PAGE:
In this specific case of nitrogen and PFAS, actions can be:

Phase-out damaging technologies, such as PFAS, and invest in the technologies of the future instead
Use farmer subsidies to help them transition away from chemical fertilizers and pesticides and towards healthy soil to prevent nitrogen flushing out and store carbon in the soil
Stimulate the building sector towards healthy buildings. Use local, abundantly available materials, and creative building methods
Use spaces in cities to dense the urban environment in a smart way. This way we do not have to build on soil and still find ways to solve the housing crisis. Arie Voorburg has done some great projects in this field
At the same time, use all wasteland areas in cities and business areas to regenerate the soil and plant food forest or temporary food/nature projects among the buildings
Start a dialogue about minimalism and choosing what is really important in your life. Let’s not create buildings just for storing stuff or boosting egos, but build for housing LIFE instead…
One big aspect here is that we should please be kind to each other. Let’s inspire instead of being self-righteous and judgmental. There is not just one right way. There is a broad path of possibilities. Big opportunities for qualitative growth even. And if we think the economy will not flourish this way. Think again!

Let’s explore. Let’s see the path as one big experiment. We cannot fail, we can only go forward. Let’s take flexible steps that can change again when needed. Let’s not put ourselves in the next technological lock-ins.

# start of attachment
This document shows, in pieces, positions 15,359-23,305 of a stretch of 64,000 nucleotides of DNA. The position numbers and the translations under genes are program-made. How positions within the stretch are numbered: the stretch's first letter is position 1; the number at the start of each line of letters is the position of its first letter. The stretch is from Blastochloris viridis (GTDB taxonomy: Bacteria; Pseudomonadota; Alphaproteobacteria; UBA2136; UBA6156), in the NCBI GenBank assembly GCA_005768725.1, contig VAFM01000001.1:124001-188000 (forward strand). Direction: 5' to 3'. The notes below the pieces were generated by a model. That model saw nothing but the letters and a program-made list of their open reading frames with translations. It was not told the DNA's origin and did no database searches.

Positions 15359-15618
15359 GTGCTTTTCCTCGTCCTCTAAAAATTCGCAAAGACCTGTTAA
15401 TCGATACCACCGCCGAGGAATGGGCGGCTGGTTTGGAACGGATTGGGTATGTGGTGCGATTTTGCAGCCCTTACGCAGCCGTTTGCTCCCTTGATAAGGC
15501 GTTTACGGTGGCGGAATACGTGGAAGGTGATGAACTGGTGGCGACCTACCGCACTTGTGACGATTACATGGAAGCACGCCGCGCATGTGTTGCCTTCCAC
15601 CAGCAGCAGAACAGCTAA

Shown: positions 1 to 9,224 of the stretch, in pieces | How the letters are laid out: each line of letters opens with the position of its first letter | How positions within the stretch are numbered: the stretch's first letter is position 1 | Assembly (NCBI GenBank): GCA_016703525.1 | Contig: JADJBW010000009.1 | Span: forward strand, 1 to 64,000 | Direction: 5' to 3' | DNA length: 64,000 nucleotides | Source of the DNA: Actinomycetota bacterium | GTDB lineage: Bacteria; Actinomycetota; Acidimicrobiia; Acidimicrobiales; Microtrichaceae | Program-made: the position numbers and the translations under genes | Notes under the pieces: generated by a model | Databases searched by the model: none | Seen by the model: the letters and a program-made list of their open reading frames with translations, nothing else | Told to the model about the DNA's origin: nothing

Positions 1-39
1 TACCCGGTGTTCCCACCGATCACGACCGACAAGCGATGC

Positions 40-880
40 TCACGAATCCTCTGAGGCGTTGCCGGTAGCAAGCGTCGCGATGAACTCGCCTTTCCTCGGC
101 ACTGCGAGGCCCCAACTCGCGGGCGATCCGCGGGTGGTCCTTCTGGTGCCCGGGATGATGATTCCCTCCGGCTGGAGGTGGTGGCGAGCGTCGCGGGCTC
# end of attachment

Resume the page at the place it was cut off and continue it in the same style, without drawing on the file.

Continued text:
Life is about change. Let’s try things. Let’s motivate each other. And let’s have lots of fun in the process!

Some suggestions for the technologies of the future? Well, we can start to look at the 100 technologies Project Drawdown identified.


We can also look at this article in the Guardian, where many technologies for the built environment are mentioned. There are really inspiring things going on in the world! And as said, there are hundreds of nature-based technologies for the built environment that have not been explored yet.

Personally, I think that the only way to go to align people and the planet is to look for nature-based solutions. The principles of the Blue Economy are very helpful to identify what is really bringing us forward and what isn’t. Let’s go for fully biodegradable, it’s just a matter of time. And for local, abundantly available resources. And for temperature and pressure as found on site.

 
Let’s invest all our efforts in physics, biology and green chemistry and combinations of all three.

Now, we invest in many projects that kill the planet, let’s instead invest in projects that will help us stay within planetary boundaries. No subsidies for anything else and lots of job creation in these sectors…

But for the time being, we are not there yet. Lots of people cannot see the bigger picture yet, so I agree with economist Angela Francis that we should not try to get these problems to the top of everyone's list. We should show that we actually improve everyday lives by making the right decisions.


‘It’s not so simple.’ But we can definitely make it understandable, choose what is important in our lives and take action.